Our school is always doing something – school supply drive, food drive, pennies for puppies, jump rope for heart, etc. We set a budget per kid and let them decide how to give it.

  30. What is the point of United Way, anyway? Is it purely so that the connected people running it can collect salaries and enjoy the power to make all the potential beneficiary groups kiss up?

    I mean, I’ve never known anyone who genuinely liked it.

  31. Rhett, I will fight you for the turret one. The office, the fireplace and ceiling beams, the four-car garage. . . . Except the kitchen is (comparatively) small and cut off, and I’m generally not a fan of shiny white cabinets with brass knobs. But if I could afford a $5MM house, I could afford to redo a kitchen and replace some brass. And for a turret! Totally worth it!

  32. I doubt a 100% pay increase could produce equal quality of life

    Looking at Apple, excluding senior executives, each Apple employee gets RSU (restricted stock units) valued at $93,000 per year and they have gone up 297% in the past 3 years. So, if you’ve been there five years you could have enough to pay for the Palo Alto house for cash.

  33. I think for a singing group, an annual membership fee would be far more appropriate than fundraisers. My DH used to play in amateur orchestras, and they did that (though they also sold tickets for their concerts and did OK there too)

  34. This is germane. I recently joined a parent group that listed itself as a group to advocate and support music education in our district. There are some real issues, and I had been hoping that parents might start organizing. But it has collapsed into nothing more than fundraising and socializing at overly long meetings. I need to bag this group

  35. MBT,

    It looks like the property tax rate is $11 per $1000 of assessed value. So, $22k for $2m and 55k for $5 million.

  36. Rhett, 99% of tech companies are not Apple. We had stock awards that hit 6 figures and Mr WCE’s expired underwater. (Mine were cashed in for 5 figures, because I’m less of a gambler.) We sold all our unrestricted stock in July 2000 to make our mortgage payment and I was sufficiently vocal about the company stock price at the time that people in my group knew about my decision- we sold within 1% of the 20 year peak, thank you very much. :)

    I prefer our small town life to the stress of the Bay Area. I knew I wanted kids, and we have a moderate income and sufficient family time. If we’re still here in 10 years, they can attend what meets Finn’s definition of our state flagship university for a moderate cost. We have time to help Mr WCE’s widowed mother occasionally, and expect to have more time as she needs more help.

    I like this board because I learn how other people live. I am only-very-occasionally jealous. But I also like chatting about coupons at the library with the Mom with 4 teens and a $40k household income. Most people are good people.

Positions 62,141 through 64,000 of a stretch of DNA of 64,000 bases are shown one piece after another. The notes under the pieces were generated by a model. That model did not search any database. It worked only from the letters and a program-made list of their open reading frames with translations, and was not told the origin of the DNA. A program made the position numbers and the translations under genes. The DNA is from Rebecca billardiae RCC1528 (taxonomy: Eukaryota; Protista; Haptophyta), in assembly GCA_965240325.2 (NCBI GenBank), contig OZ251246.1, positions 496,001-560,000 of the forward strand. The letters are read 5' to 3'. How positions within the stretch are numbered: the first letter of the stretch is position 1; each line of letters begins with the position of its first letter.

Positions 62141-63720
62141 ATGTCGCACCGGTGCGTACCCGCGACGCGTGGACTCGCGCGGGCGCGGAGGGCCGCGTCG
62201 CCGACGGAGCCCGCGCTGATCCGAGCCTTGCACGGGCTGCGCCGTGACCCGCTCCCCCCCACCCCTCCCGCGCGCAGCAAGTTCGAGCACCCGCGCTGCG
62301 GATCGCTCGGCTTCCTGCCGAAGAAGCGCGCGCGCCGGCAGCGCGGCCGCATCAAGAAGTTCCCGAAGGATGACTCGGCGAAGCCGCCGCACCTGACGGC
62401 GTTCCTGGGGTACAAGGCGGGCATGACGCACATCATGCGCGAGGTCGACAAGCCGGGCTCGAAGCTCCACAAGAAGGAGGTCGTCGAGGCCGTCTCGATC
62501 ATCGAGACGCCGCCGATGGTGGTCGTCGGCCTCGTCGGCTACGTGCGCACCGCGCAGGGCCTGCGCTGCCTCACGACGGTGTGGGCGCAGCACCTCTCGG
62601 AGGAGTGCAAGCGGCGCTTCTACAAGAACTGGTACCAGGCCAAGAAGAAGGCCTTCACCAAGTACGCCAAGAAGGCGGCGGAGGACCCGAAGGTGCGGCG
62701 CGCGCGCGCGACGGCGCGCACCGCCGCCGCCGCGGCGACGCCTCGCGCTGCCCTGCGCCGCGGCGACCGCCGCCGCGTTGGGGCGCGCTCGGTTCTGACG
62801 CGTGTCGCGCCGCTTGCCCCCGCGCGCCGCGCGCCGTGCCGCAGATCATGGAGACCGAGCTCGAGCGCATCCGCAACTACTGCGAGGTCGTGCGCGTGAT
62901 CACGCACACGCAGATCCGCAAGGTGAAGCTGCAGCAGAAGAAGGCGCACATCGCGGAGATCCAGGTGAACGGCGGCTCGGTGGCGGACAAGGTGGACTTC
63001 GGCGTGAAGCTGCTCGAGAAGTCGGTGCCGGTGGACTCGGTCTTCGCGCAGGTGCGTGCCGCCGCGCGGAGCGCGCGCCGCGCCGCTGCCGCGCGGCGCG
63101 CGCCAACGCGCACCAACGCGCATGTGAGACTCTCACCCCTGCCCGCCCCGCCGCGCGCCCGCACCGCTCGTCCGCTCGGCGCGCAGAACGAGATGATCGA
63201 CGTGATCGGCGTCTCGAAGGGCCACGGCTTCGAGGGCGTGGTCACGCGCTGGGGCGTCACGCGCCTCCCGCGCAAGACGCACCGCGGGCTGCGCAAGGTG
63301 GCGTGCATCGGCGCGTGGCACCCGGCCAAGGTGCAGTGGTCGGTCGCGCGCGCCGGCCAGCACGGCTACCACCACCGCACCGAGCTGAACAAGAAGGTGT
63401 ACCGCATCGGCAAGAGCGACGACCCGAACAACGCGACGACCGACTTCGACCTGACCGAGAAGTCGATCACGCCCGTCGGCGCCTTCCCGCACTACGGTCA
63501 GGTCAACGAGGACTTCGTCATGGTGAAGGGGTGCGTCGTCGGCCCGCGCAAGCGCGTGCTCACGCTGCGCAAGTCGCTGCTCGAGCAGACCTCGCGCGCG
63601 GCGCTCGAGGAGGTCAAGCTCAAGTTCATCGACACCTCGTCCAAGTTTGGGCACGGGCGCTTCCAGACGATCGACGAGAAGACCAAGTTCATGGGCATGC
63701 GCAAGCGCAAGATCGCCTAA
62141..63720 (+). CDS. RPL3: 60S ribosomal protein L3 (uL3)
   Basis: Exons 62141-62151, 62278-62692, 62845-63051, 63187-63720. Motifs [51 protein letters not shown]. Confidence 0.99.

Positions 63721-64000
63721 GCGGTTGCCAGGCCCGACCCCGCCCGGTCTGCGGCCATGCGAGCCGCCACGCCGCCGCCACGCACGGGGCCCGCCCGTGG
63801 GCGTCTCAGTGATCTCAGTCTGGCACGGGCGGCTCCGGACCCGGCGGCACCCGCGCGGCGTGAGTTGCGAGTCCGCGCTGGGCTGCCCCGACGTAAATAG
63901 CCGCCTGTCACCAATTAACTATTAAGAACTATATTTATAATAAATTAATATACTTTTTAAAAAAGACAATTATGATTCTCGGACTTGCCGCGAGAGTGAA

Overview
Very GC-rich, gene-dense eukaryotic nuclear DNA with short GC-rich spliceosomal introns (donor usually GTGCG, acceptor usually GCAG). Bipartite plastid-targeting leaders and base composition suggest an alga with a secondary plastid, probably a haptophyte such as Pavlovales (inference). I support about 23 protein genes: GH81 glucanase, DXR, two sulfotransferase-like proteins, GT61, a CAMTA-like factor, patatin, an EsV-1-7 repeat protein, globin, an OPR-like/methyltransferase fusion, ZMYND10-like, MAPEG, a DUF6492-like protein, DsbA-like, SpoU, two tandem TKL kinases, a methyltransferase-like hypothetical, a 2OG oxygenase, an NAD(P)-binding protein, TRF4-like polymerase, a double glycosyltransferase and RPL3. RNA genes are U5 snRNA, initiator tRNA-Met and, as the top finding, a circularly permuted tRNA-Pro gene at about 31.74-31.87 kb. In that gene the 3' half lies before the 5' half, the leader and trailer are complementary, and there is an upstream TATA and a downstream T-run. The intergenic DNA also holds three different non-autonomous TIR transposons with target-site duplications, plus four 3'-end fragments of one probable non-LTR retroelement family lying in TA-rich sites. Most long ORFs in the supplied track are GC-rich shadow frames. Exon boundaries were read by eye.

37. People who volunteer a LOT of time often feel that they have contributed in hours vs. dollars. I work with an organization that my average hourly contribution is 5 hours a week. Of course it is cyclical, but if you take my rate of pay for those hours, it exceeds $5,000. I often pick up small costs rather than turning them in for reimbursement. I also contribute in small amounts, about $100 a year, to fundraising events. How do you view the time contribution vs. the $$ contribution?

  38. We had stock awards that hit 6 figures and Mr WCE’s expired underwater.

    My point would be if that happened in SV there would always be other jobs you could get that would offer you a better deal. However, if you’re living in an area with limited employment options for your skill set, if the company starts circling the drain – you’re stuck.

  39. Mooshi – That is often because advocating requires developing an argument that is supported by data, proposing a well-thought out solution along with how it will be funded, and getting a person (or several) to articulately represent the position publically – or at least in the appropriate venue – regularly enough to make an impact on decision makers. IMO, that is much harder to pull off than fundraising.

  40. “How do you view the time contribution vs. the $$ contribution?”

    My rule is that if I give my time (e.g. as an elected officer) I don’t also give money. But if my time is not involved (I support a trail maintenance group but don’t help with the maintenance!), then I gladly give money instead.

  41. If I lived there, I think I’d buy Consuela one of these to transport me from my den on the right to the garage on the left.

  42. “For the same price in Leesberg your property taxes would be $30,728.”

    Yeah, FOR THE SAME PRICE. But you don’t need to spend $2M to get a 4,000 sf house.